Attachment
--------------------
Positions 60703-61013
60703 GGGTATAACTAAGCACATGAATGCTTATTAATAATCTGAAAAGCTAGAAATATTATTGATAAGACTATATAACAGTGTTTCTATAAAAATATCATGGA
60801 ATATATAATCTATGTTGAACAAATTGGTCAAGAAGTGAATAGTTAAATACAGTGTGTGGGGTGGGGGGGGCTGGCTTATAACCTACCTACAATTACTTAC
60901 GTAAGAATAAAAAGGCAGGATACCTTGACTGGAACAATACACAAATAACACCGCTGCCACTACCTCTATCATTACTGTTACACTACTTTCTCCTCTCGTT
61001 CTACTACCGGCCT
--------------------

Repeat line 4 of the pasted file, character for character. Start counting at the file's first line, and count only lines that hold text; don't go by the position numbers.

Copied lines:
60901 GTAAGAATAAAAAGGCAGGATACCTTGACTGGAACAATACACAAATAACACCGCTGCCACTACCTCTATCATTACTGTTACACTACTTTCTCCTCTCGTT